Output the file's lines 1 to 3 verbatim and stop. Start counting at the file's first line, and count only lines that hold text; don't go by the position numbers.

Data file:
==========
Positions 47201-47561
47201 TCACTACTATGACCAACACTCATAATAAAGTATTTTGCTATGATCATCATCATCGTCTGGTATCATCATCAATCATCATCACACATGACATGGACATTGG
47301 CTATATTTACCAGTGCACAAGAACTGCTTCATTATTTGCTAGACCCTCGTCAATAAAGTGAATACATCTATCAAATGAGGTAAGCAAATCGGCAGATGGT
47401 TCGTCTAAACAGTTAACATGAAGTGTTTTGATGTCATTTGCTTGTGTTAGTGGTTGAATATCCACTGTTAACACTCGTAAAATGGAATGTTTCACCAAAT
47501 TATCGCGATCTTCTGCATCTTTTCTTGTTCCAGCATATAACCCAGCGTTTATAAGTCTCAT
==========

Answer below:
Positions 47201-47561
47201 TCACTACTATGACCAACACTCATAATAAAGTATTTTGCTATGATCATCATCATCGTCTGGTATCATCATCAATCATCATCACACATGACATGGACATTGG
47301 CTATATTTACCAGTGCACAAGAACTGCTTCATTATTTGCTAGACCCTCGTCAATAAAGTGAATACATCTATCAAATGAGGTAAGCAAATCGGCAGATGGT